Django app which listens for pings and sends alerts when pings are late
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Screenshot of Welcome page

Screenshot of My Checks page

Screenshot of Period/Grace dialog

Screenshot of Channels page

healthchecks is a watchdog for your cron jobs. It's a web server that listens for pings from your cron jobs, plus a web interface.

It is live here:

The building blocks are:

  • Python 2 or Python 3
  • Django 1.9
  • PostgreSQL or MySQL

Setting Up for Development

These are instructions for setting up HealthChecks Django app in development environment.

  • prepare directory for project code and virtualenv:

    $ mkdir -p ~/webapps
    $ cd ~/webapps
  • prepare virtual environment (with virtualenv you get pip, we'll use it soon to install requirements):

      $ virtualenv --python=python3 hc-venv
      $ source hc-venv/bin/activate
  • check out project code:

    $ git clone
  • install requirements (Django, ...) into virtualenv:

    $ pip install -r healthchecks/requirements.txt
  • make sure PostgreSQL server is installed and running, create database "hc":

      $ psql --user postgres
      postgres=# create database hc;
  • create database tables and the superuser account:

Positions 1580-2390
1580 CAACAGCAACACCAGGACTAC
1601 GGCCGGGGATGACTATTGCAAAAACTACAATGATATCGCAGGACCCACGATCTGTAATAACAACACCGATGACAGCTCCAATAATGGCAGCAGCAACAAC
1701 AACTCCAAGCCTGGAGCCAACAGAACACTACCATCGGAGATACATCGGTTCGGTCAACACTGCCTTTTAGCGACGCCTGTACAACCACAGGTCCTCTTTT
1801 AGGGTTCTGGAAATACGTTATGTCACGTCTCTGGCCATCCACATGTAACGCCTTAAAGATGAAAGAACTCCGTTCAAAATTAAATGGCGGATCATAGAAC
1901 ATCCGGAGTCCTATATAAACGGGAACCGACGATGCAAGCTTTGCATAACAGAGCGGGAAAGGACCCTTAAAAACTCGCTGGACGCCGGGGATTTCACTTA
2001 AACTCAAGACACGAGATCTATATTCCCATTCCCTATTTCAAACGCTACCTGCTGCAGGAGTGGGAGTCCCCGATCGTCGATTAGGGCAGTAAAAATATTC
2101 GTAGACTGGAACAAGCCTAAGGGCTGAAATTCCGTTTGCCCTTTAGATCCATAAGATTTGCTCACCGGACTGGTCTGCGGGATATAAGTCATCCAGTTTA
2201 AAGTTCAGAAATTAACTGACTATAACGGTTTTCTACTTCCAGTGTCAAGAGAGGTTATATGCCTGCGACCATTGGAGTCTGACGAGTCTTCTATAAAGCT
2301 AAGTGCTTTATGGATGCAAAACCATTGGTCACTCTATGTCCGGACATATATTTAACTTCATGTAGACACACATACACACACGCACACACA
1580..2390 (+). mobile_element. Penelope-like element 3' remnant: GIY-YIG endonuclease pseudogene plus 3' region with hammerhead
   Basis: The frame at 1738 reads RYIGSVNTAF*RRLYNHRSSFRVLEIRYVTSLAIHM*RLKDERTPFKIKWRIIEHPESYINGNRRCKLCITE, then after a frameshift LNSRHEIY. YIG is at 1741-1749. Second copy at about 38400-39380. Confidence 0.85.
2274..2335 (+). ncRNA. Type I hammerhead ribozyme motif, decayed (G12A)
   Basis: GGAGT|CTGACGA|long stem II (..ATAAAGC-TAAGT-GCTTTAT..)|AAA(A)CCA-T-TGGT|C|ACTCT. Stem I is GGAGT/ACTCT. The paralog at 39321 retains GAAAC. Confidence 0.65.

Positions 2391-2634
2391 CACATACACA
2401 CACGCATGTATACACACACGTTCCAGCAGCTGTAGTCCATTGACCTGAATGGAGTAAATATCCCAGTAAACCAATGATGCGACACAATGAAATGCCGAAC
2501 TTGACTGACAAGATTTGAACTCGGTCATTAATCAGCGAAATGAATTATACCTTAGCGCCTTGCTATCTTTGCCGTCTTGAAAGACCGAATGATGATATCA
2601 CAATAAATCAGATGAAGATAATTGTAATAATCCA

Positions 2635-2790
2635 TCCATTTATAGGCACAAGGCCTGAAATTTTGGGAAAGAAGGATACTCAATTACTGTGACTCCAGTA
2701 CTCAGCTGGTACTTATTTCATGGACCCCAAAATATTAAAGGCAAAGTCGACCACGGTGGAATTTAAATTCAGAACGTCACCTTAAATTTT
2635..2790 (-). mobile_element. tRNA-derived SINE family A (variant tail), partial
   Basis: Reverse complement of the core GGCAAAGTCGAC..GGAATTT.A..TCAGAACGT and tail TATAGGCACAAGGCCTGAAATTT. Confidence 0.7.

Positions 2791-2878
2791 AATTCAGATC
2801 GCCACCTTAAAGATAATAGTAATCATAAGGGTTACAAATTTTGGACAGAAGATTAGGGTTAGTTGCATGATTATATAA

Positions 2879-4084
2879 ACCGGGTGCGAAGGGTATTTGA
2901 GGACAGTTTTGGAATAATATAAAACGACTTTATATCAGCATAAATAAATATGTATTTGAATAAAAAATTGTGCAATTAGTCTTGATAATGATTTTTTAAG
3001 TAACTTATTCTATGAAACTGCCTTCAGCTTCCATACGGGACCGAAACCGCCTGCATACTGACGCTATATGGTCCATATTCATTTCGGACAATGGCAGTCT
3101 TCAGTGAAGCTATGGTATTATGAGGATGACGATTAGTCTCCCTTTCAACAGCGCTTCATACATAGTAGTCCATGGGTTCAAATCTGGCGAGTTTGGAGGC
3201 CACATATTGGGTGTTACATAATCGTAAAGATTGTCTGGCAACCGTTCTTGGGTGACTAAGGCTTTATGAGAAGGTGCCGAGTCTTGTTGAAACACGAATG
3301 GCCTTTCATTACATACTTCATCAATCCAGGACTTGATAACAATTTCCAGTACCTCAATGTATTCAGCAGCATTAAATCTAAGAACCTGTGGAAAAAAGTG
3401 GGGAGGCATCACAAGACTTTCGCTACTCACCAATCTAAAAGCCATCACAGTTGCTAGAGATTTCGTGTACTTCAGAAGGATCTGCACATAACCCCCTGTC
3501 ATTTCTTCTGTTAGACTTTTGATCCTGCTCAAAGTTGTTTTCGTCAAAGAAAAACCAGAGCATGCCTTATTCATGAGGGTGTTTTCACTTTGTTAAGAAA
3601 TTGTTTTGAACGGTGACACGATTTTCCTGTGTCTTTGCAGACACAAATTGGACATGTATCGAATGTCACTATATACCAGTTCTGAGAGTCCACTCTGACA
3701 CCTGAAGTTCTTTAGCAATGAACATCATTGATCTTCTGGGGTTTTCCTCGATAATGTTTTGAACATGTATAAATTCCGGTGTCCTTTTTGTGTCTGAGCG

$ cd ~/webapps/healthchecks
    $ ./ migrate
    $ ./ createsuperuser
  • run development server:

    $ ./ runserver

The site should now be running at http://localhost:8080 To log into Django administration site as a super user, visit http://localhost:8080/admin


Site configuration is kept in hc/ Additional configuration is loaded from hc/ file, if it exists. You can create this file (should be right next to in the filesystem) and override settings as needed.

Some useful settings keys to override are:

SITE_ROOT is used to build fully qualified URLs for pings, and for use in emails and notifications. Example:


SITE_NAME has the default value of "" and is used throughout the templates. Replace it with your own name to personalize your installation. Example:

SITE_NAME = "My Monitoring Project"

Database Configuration

Database configuration is stored in hc/ and can be overriden in hc/ The default database engine is SQLite. To use PostgreSQL, create hc/ if it does not exist, and put the following in it, changing it as neccessary:

    'default': {
        'ENGINE':   'django.db.backends.postgresql',
        'NAME':     'your-database-name-here',
        'USER':     'your-database-user-here',
        'PASSWORD': 'your-database-password-here',
        'TEST': {'CHARSET': 'UTF8'}

For MySQL:

    'default': {
        'ENGINE':   'django.db.backends.mysql',
        'NAME':     'your-database-name-here',
        'USER':     'your-database-user-here',
        'PASSWORD': 'your-database-password-here',
        'TEST': {'CHARSET': 'UTF8'}

You can also use hc/ to read database configuration from environment variables like so:

import os

    'default': {
        'ENGINE':   os.env['DB_ENGINE'],
        'NAME':     os.env['DB_NAME'],